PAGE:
RM: What if looking for some transcendental level to the narrative is in fact like going to see a production of King Lear and hoping that Gloucester won’t get blinded and Cordelia will be saved?
DH: Let’s ignore that the best productions of Lear achieve precisely that reaction in the audience! I’m more interested (for now! :P ) in why you imagine that anything that is not an out-and-out thriller will necessarily require a pretence that violence can’t be exciting? Because you’re right that thrillers achieve that effect very well (Black Man nails that side of itself, and I’d recommend it on that level to anyone) … but I’m less convinced that only pure thrillers can.
You were right earlier that ‘literary’ and ‘genre’ fiction too rarely speak to each other. But what is the point of dialogue if, as you seem to be suggesting, to achieve a particular effect a book does indeed have to be one thing or t’other? To achieve an effect we use techniques, not forms; we need to understand those techniques and their contexts, for sure. But do we need to leave them where we found them to make them work, or can we create a new space for them, and even ally them with techniques from somewhere else?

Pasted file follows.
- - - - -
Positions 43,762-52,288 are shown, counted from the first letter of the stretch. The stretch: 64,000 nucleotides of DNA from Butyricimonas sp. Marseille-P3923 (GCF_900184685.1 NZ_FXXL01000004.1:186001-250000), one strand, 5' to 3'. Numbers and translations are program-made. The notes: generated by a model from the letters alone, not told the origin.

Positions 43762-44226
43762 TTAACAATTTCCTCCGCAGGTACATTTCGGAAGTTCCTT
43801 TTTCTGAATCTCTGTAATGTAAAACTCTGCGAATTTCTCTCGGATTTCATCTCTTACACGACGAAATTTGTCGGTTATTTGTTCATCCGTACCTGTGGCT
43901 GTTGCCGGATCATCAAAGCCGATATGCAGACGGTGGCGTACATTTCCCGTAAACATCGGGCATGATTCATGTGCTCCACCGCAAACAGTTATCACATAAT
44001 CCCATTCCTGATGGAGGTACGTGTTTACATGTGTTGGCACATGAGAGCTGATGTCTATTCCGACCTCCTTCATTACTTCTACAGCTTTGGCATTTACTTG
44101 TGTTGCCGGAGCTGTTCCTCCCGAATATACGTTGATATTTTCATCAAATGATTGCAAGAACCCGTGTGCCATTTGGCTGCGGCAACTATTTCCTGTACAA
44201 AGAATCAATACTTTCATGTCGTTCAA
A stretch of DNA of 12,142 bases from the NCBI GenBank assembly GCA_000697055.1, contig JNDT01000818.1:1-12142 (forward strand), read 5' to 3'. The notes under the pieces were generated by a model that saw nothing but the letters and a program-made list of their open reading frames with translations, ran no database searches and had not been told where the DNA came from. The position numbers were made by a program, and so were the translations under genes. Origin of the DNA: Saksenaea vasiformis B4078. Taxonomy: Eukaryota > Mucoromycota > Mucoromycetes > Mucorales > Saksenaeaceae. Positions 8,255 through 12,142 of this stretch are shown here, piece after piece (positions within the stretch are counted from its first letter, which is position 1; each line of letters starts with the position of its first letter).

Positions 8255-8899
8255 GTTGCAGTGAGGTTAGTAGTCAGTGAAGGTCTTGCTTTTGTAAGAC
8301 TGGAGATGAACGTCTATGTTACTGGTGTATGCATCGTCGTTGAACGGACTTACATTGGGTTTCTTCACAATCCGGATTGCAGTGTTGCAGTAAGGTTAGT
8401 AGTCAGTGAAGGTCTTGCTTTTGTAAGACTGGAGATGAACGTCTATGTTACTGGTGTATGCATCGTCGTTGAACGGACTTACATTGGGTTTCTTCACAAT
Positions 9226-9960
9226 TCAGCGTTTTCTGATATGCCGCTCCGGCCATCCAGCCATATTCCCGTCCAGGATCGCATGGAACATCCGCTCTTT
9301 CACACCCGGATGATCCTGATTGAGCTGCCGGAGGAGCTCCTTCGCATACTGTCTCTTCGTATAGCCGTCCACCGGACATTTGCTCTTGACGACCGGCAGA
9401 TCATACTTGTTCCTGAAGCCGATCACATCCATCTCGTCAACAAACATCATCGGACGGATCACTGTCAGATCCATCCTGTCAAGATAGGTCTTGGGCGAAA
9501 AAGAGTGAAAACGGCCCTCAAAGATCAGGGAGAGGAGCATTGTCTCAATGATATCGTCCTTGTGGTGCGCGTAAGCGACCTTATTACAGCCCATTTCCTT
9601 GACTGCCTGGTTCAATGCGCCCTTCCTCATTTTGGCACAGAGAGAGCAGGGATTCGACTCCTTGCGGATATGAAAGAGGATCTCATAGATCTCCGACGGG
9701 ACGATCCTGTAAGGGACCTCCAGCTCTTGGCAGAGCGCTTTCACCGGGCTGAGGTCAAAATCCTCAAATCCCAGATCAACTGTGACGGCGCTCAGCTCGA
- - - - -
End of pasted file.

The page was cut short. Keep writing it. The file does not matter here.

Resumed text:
RM: Hmm – let’s not [ignore the point about Lear], though. Because what makes Lear such a devastatingly powerful piece of drama is exactly the dynamic you describe, the fact that however much we long for those consolations from the play, we ain’t getting them! It’s the epitome of brilliant tragedy – Shakespeare basically gives you nowhere to hide. Similarly (ahem, not wishing to compare myself in canonical terms here, y’understand) Black Man is supposed to deny the reader the consolation of believing (or at least of being confident) that Marsalis is wrong and the human condition is susceptible to an altogether more reasonable and “truer” reading, with civilisation and peace for all at the end of it. Hopefully, that has a similarly tragic effect.